Blood Pressure at Young Age Can Predict Ophthalmic Issues


A new analysis of more than 260 children is shedding light on associations between blood pressure and ophthalmic issues later in life.

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New research from a team of investigators from the University of Basel in Switzerland is shedding new light on associations between retinal vessel diameters and blood pressure progression in children. 

Results of the study, which examined more than 250 children, found children with narrow retinal artery diameters were more likely to develop hypertension and those with higher blood pressure levels were more likely to develop retinal microvascular impairment during early childhood.

"Hypertension continues as the main risk factor for the development of cardiovascular diseases and mortality," said lead investigator Henner Hanssen, MD, the study's lead author and a professor in the department of sport, exercise and health at the University of Basel in Switzerland, in a statement. "Primary prevention strategies are needed to focus on screening retinal microvascular health and blood pressure in young children in order to identify those at increased risk of developing hypertension. The earlier we can provide treatment and implement lifestyle changes to reduce hypertension, the greater the benefit for these children."

With the prevalence of childhood hypertension rising, investigators sought to design a study to assess association between central retinal arteriolar (CRAE) and venular (CRVE) diameters with the development of hypertension in children. As such, investigators created their study to evaluate associations between baseline retinal vessel diameters with blood pressure evaluation of the next 4 years.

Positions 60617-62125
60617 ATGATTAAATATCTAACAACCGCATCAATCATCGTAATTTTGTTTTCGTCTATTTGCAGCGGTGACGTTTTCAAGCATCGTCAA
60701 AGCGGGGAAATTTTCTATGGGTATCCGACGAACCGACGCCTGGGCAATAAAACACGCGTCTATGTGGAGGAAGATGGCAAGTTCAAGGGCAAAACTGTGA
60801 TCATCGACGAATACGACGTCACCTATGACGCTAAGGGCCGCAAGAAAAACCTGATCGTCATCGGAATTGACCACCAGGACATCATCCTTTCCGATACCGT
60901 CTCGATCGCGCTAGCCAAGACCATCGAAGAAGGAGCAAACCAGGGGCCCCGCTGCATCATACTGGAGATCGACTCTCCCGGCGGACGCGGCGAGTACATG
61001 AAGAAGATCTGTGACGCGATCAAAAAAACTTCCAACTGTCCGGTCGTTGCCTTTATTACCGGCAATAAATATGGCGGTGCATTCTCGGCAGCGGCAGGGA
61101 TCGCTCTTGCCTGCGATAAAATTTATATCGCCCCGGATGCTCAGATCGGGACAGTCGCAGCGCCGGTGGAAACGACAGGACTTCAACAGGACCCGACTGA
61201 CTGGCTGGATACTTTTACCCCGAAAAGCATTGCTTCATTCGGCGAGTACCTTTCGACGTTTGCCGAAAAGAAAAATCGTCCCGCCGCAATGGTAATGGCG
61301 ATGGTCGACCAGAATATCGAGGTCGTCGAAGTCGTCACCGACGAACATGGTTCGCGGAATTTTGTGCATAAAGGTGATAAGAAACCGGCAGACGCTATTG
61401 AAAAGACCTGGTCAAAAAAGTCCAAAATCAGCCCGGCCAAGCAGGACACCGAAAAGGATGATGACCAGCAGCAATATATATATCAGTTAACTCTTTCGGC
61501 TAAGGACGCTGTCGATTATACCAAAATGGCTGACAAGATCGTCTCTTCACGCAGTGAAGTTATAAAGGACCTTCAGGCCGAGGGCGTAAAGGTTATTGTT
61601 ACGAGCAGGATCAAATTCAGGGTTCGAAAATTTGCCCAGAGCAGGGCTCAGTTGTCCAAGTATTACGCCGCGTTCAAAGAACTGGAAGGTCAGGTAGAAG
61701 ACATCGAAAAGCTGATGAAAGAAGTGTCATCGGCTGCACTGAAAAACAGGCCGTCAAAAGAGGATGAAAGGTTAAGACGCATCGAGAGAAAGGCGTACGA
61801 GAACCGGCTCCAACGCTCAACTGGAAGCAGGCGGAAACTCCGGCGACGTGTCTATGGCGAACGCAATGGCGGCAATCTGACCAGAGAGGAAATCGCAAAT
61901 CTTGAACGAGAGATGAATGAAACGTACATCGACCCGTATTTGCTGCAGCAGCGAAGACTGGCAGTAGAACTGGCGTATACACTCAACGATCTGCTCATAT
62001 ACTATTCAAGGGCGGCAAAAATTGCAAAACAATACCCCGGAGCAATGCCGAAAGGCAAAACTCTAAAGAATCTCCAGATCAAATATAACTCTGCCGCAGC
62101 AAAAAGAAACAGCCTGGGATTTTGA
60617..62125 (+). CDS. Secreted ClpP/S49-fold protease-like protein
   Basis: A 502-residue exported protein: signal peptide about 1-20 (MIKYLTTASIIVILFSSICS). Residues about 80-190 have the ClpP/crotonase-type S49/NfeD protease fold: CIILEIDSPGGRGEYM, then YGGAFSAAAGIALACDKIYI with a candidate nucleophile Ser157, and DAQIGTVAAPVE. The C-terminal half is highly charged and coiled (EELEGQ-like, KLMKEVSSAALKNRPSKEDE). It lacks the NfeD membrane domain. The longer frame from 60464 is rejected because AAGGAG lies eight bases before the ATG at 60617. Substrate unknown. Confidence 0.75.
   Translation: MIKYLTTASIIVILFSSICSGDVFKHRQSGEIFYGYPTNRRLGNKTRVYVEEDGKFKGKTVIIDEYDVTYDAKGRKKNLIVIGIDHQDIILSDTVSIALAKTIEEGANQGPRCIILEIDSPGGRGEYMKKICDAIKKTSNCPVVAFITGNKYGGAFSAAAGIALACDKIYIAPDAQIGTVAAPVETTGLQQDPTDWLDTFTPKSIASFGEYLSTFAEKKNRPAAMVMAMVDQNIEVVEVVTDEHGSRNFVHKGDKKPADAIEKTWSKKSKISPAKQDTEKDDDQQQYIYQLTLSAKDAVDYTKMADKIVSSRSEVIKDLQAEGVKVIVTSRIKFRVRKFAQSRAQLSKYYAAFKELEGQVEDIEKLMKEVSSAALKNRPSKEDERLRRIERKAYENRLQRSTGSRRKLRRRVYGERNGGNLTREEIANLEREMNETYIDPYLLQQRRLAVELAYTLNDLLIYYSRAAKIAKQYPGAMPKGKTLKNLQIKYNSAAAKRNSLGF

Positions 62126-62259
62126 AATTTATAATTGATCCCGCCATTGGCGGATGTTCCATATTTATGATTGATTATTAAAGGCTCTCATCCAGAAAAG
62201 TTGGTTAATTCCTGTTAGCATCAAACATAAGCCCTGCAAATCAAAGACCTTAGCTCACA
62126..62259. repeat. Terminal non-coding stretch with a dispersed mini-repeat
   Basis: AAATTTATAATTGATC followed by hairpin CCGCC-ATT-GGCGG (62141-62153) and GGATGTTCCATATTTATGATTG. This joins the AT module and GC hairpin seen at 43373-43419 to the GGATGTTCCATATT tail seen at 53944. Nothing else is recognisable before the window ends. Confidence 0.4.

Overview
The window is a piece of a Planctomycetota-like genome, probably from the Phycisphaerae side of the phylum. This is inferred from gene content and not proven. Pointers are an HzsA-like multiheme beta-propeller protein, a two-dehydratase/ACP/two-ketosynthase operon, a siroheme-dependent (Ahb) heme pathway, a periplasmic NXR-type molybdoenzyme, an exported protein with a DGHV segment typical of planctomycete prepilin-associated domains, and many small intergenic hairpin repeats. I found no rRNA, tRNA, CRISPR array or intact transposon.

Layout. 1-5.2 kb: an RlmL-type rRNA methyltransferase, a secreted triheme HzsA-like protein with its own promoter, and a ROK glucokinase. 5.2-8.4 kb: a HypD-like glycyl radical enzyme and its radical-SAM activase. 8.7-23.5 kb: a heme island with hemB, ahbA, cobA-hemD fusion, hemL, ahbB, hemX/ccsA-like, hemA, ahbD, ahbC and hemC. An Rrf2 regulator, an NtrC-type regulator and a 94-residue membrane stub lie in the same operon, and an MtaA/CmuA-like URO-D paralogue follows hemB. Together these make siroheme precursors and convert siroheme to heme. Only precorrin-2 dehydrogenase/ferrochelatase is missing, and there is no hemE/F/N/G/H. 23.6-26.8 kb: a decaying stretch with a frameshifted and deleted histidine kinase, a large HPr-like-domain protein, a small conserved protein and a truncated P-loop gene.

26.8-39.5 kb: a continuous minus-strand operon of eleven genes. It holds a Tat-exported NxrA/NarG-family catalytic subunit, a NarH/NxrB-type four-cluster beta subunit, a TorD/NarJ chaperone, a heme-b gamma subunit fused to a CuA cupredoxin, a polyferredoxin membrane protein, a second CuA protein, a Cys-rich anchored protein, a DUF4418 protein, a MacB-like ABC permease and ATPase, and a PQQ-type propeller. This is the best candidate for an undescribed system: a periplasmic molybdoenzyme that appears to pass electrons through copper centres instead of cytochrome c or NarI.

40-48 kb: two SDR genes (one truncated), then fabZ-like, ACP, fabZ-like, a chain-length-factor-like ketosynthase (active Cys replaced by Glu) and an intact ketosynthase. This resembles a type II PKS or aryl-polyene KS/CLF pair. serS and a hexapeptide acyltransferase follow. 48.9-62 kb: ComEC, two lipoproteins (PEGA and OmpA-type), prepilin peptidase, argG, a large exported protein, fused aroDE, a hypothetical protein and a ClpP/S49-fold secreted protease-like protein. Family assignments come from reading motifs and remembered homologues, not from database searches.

Using students between the ages of 6-8 years old from 26 schools across Switzerland in 2014, investigators identified 391 children to undergo baseline screening. For the purpose of the analysis, investigators only included the 262 children who underwent a follow-up visit during 2018.

At baseline, the 262 children included in the final analysis had a mean age of 7.4 years, a mean height of 126.0 cm, and a mean weight of 25.7 kg. In regard to blood pressure, mean systolic blood pressure was 104.4 mmHg with 76% in normal range while the mean diastolic blood pressure was 65.3 with 73.1% in normal range.

At follow-up, both systolic and diastolic ( mean changes: 3.965±8.25 and 1.733±7.63 mmHg, respectively) blood pressure rose significantly while CRAE decreased by a mean of -6.325±8.55 µm without significant changes in central retinal venular equivalent (-0.163±7.94 µm). Investigators noted children with narrower CRAE went on to develop higher systolic blood pressure at the 4-year follow-up (β [95% CI] 0.78 [0.170—1.398] mmHg per 10 µm decrease, P=.012). 

Of note, investigators observed children who had increased systolic or diastolic blood pressure at baseline went on to develop narrower CRAE at the 4-year follow-up. According to results, narrowing of retinal arterioles predicted evolution of a child’s systolic blood pressure. Additionally, increased systolic and diastolic blood pressure were associated with developing microvascular impairments.

"Early childhood assessments of retinal microvascular health and blood pressure monitoring can improve cardiovascular risk classification. Timely primary prevention strategies for children at risk of developing hypertension could potentially counteract its growing burden among both children and adults," Hanssen added, in the aforementioned statement.

Investigators noted multiple limitations within their study. Limitations included the inability to confirm blood pressure measurements over a single 24-hour period, puberty status of each child was not recorded, and inability to control for other confounders such as genetic factors or birth weight.

This study, “Retinal Vessel Diameters and Blood Pressure Progression in Children,” was published in Hypertension.

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